3- How can the role of the artist as a curator and archivist of her own work be understood? In how far do the economic interests and collection policies of institutes acquiring archives interfere with that and the ‘authenticity’ of an archive?

4- How does documentation change with new technologies and what does that mean for the concept of the archive?







1, Peggy Phelan, Unmarked: The Politics of Performance, London: Routledge 1993, p. 146.
2, Interview with the artist, 2014,, last accessed on July 20th, 2015.
3, Amelia Jones, “’Presence in Absentia: Experiencing Performance as Documentation’”, in: Art Journal, vol. 56, no. 4, 1997, pp. 11-18. Worth mentioning is also Live Art in LA: Performance in Southern California, 1970-1983, edited by Peggy Phelan, London: Routledge 2012, which was published as part of the Getty’s Pacific Standard Time. Essays tackle, among other topics, the issue of restaging or reinventing happenings and performances based on documentation and archival material.
4, Chris Burden, May 26, 1993, cited in: Action/Performance and the Photograph, Turner/Krull Galleries, exhibition catalog, Los Angeles 1993.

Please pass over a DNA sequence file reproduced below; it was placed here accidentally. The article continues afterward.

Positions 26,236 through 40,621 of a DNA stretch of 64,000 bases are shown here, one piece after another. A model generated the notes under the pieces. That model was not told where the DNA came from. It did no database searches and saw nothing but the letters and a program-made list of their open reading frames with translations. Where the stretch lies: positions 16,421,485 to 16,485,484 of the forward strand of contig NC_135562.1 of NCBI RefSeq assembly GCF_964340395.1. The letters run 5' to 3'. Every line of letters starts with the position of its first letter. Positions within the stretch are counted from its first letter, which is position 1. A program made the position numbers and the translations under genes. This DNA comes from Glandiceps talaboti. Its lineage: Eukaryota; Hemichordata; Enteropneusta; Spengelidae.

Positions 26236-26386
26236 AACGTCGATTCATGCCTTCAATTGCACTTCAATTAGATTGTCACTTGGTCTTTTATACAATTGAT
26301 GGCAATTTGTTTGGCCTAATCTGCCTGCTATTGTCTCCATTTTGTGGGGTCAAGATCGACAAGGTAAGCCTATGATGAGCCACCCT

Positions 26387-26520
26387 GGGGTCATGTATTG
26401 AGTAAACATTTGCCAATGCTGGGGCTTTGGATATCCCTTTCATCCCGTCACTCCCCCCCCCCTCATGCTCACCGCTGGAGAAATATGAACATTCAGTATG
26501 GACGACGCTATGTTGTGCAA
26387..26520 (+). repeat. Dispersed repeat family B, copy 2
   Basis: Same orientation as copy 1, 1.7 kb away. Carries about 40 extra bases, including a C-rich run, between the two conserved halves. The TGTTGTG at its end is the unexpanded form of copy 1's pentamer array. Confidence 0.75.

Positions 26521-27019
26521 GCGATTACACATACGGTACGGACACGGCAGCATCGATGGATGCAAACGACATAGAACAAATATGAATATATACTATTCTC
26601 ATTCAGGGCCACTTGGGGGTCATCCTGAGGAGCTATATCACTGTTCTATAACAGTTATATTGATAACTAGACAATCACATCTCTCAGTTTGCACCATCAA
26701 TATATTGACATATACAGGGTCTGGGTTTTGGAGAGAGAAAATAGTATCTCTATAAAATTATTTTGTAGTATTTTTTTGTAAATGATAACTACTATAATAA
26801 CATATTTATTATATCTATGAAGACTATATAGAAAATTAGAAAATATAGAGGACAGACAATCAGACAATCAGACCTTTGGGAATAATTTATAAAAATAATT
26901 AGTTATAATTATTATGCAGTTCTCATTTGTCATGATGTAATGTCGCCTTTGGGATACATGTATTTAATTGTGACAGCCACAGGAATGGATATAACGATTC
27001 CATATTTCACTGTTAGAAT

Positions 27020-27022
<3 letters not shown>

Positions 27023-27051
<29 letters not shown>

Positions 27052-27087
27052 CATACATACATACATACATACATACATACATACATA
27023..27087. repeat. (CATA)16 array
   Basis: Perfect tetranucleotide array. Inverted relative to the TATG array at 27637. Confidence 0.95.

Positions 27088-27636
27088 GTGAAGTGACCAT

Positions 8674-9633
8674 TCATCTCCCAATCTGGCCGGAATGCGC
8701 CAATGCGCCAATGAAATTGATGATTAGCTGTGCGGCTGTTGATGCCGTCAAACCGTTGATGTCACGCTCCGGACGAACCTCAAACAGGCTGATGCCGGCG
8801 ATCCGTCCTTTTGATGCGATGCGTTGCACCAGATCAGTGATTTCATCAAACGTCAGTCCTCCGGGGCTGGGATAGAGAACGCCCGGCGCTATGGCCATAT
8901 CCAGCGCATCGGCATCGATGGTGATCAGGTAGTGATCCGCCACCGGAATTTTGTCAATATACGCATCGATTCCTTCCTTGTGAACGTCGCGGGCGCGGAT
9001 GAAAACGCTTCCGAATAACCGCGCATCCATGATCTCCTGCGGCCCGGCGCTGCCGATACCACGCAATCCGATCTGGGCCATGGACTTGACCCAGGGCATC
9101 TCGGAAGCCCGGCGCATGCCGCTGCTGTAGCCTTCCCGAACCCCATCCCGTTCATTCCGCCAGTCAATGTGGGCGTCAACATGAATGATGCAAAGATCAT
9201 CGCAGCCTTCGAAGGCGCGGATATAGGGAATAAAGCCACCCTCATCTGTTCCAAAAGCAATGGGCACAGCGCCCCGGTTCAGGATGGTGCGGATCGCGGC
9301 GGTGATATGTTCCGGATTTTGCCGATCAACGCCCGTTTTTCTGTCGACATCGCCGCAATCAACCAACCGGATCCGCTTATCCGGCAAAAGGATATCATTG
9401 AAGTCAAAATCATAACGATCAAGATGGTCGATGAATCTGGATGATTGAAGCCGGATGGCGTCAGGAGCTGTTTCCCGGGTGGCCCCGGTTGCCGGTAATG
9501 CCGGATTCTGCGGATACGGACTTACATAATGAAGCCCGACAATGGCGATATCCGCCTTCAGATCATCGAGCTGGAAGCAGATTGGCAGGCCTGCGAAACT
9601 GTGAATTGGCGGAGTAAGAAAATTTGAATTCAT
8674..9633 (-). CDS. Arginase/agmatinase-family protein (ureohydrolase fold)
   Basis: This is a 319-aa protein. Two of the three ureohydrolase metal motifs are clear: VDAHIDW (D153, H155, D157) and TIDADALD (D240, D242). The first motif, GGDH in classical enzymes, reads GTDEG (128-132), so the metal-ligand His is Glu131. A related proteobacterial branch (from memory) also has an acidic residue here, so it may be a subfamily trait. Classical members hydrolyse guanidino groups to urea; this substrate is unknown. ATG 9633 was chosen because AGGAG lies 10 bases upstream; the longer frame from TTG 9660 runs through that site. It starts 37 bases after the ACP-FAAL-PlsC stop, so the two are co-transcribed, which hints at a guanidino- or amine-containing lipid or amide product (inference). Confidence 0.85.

Image Captions
1.Barbara T. Smith, typed and annotated script page, 1977, Los Angeles, Getty Research Institute (2014.M.14), Box 169, folder 1, image courtesy of the artist
2. n. a., negative of performance photograph of "Ordinary Life" pt. 1, 1977, Los Angeles, Getty Research Institute (2014.M.14), Box 124, folder 13,image courtesy of the artist
3.Barbara T. Smith, drawing of performance setup for "Ordinary Life" pt. 1, 1977, Los Angeles, Getty Research Institute (2014.M.14), Box 169, folder 2,image courtesy of the artist 
Barbara T. Smith, typed and annotated auction list for "A Week in the Life" of, 1975, Los Angeles, Getty Research Institute (2014.M.14), Box 167, folder 16, image courtesy of the artist
5.Kate Durbin, "Hello Selfie Miami," 2015, image courtesy of the artist